Let's say you verify someone's signature with GPG:

$ gpg --decrypt statement.txt.sig 
"I am not a crook."
gpg: Signature made 17 Nov 1973 9:31:50 AM CDT using RSA key ID 92861D99
gpg: Good signature from "Richard Nixon <rnixon@whitehouse.gov>"
gpg:                 aka "[jpeg image of size 19022]"

The statement.txt.sig file obviously includes the statement/data that is signed as well as the public key of the person who signed it. However, there is a lot more information included in the output, such as the full name and email address, as well as a JPEG image that was included with the public key of the signer.

Where is GPG getting that extra data from? Was it included in the file statement.txt.sig, or is it looking at your keyring and "filling in" all the extra details that you have on the person?


No, the information comes from the certificate kept in your public-key ring (or downloaded from a keyserver). The signature only contains some information needed to find the right certificate.

Use gpg --list-packets or pgpdump:

$ echo Foo. > foo.txt
$ gpg --detach-sign foo.txt
$ gpg --list-packets < foo.txt.sig
:signature packet: algo 1, keyid D24F6CB2C1B52632
    version 4, created 1410762670, md5len 0, sigclass 0x00
    digest algo 10, begin of digest 25 58
    hashed subpkt 2 len 4 (sig created 2014-09-15)
    subpkt 16 len 8 (issuer key ID D24F6CB2C1B52632)
    data: [4091 bits]

A detached signature has one "signature" packet, containing the algorithms, the signing timestamp, and the signer's 8-byte key ID, which is used to look up the signer's certificate in your keyring. (If you don't have any public keys with that keyid, GnuPG will attempt to find one in public keyservers.)

(I don't know why it has the key ID twice.)

GnuPG obtains everything about the signer by looking up the keyid – both the public key for actually verifying the signature, as well as the userid fields (name, address, photo) used to describe the signer.

Aside: Note that your example has a short 4-byte keyid, which is very bad as there have been a few hundred known short-keyid collisions, both intentional and accidental. Using keyid-format long in your ~/.gnupg/gnupg.conf would make it display longer keyids, though those are still easy to collide intentionally, so you should always check the fingerprint when importing a new key.

(The signature packets, however, always keep a 8-byte keyid inside. Some people configure GnuPG to put the fingerprint in a custom field (notation), but that's unfortunately not used by the software itself.)

Back to signatures. If you did gpg --list-packets on a regular (inline) signature, you'd see some more things:

:compressed packet: algo=1
:onepass_sig packet: keyid D24F6CB2C1B52632
    version 3, sigclass 0x00, digest 10, pubkey 1, last=1
:literal data packet:
    mode b (62), created 1410762587, name="",
    raw data: 5 bytes
:signature packet: algo 1, keyid D24F6CB2C1B52632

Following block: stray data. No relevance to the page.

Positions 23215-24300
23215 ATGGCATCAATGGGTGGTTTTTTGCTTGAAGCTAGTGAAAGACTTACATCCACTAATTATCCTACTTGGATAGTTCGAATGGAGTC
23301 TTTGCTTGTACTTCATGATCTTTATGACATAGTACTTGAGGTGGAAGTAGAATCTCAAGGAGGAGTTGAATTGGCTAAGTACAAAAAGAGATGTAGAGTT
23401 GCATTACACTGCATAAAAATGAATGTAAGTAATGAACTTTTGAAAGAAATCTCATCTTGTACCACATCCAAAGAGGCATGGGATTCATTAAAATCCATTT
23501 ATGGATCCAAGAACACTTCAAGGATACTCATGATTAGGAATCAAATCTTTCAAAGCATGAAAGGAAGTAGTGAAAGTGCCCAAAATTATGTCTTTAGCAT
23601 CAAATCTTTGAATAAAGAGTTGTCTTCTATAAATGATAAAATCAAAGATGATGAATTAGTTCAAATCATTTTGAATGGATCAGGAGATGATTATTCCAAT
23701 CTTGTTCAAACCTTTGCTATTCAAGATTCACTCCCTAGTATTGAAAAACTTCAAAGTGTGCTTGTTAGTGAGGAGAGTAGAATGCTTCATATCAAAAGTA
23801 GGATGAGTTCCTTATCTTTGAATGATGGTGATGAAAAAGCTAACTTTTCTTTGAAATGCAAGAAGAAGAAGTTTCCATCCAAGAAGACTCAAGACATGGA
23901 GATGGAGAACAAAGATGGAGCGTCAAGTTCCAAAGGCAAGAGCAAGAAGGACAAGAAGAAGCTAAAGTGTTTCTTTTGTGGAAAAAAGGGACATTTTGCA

version 4, created 1410762587, md5len 0, sigclass 0x00
    digest algo 10, begin of digest eb 31
    hashed subpkt 2 len 4 (sig created 2014-09-15)
    subpkt 16 len 8 (issuer key ID D24F6CB2C1B52632)
    data: [4095 bits]

The actual signed message is in the "literal data" packet, usually compressed using DEFLATE (pgpdump would show the actual algorithm being used).

It's preceded by a "onepass_sig" packet, whose only purpose is to provide the keyid without having to read until end of the whole message – so GnuPG can start searching for the keyid and proceed with verifying the message at once. (When reading from a pipe, e.g. cat|gpg, it is impossible to seek forwards and backwards; everything must be read in one pass.)

If you want, you can do this with the signer's key (certificate) as well. Just export it to a file first:

# gpg --export D24F6CB2C1B52632 | gpg --list-packets
:public key packet:
    version 4, algo 1, created 1256993643, expires 0
    pkey[0]: [4096 bits]
    pkey[1]: [17 bits]
    keyid: D24F6CB2C1B52632
:user ID packet: "Mantas Mikul\xc4\x97nas "
:signature packet: algo 1, keyid D24F6CB2C1B52632
    version 4, created 1256993643, md5len 0, sigclass 0x13
    digest algo 10, begin of digest 5a e2
[many more lines]

The certificates also consist ouf of packets, starting with a public key, userid's (text labels) with a self-signature for each (to protect against someone attaching fake userids to the pubkey), then several public subkey packets (again with self-signatures).

  • (I don't know why it has the key ID twice.) > Could it be showing up twice because you signed it with your master key? Perhaps it would list the issuer key ID as your master key, and keyid as the subkey if you had signed it with one? – IQAndreas Sep 20 '14 at 7:44
  • Nice theory, but I just checked and it's not a master cert/signing subkey thing (that's what my keys are like), the twing key IDs are whichever key made the signature. It'll be something to do with the subpacket it refers to in the signature packet, but I forget which bit of the RFC is relevant and I'm a little too tired to unearth it now (sorry). I can see how you drew that conclusion though, it does make some kinda sense. – Ben Jun 19 '15 at 9:38
  • 1
    From what I've read about the OpenPGP packet format recently, it simply makes less sense than X.509. Which says a lot about how little sense it makes. – grawity Jun 19 '15 at 12:42
  • I'm trying to verify GnuPG used the hash I specified with --s2k-digest-algo SHA256 (also see here). begin of digest eb 31 is pretty much useless. How can we determine the hash used when a detached signature is available? – jww Dec 28 '18 at 2:37

Your Answer

By clicking “Post Your Answer”, you agree to our terms of service, privacy policy and cookie policy

Not the answer you're looking for? Browse other questions tagged or ask your own question.